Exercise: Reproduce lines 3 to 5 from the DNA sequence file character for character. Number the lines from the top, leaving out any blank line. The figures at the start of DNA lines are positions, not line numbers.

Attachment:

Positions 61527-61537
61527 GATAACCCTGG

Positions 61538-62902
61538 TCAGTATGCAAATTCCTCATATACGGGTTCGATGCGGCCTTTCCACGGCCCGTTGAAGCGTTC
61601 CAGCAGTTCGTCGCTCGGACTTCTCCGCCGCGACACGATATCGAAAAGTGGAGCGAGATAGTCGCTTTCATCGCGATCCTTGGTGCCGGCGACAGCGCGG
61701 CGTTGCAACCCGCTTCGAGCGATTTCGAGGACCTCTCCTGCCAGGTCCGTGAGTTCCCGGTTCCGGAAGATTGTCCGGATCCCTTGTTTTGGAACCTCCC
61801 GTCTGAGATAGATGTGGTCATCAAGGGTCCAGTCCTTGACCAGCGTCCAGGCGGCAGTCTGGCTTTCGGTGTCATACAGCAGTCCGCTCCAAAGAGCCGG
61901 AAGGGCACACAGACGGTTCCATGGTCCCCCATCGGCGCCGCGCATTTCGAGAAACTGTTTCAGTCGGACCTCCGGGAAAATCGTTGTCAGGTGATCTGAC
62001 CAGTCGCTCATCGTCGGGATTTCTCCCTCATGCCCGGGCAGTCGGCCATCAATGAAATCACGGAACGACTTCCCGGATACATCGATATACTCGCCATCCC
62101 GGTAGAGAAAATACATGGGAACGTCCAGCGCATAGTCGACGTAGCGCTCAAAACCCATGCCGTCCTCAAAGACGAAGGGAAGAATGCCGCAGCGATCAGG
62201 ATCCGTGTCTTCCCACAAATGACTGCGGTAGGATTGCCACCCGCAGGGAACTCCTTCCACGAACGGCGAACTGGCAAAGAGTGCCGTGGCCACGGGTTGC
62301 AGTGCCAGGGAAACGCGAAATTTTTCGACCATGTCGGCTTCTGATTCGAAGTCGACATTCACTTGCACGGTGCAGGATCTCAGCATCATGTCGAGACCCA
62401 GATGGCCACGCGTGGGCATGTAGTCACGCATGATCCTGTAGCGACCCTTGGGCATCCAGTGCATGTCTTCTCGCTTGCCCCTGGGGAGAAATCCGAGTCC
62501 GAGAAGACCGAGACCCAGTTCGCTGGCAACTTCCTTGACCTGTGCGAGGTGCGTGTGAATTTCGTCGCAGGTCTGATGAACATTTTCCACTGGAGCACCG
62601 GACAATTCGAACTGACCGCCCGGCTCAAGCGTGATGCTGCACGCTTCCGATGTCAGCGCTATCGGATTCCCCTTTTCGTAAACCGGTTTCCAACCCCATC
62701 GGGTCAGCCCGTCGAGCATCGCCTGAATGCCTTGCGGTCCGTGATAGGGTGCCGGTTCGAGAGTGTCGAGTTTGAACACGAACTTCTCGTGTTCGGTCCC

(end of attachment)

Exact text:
Positions 61538-62902
61538 TCAGTATGCAAATTCCTCATATACGGGTTCGATGCGGCCTTTCCACGGCCCGTTGAAGCGTTC
61601 CAGCAGTTCGTCGCTCGGACTTCTCCGCCGCGACACGATATCGAAAAGTGGAGCGAGATAGTCGCTTTCATCGCGATCCTTGGTGCCGGCGACAGCGCGG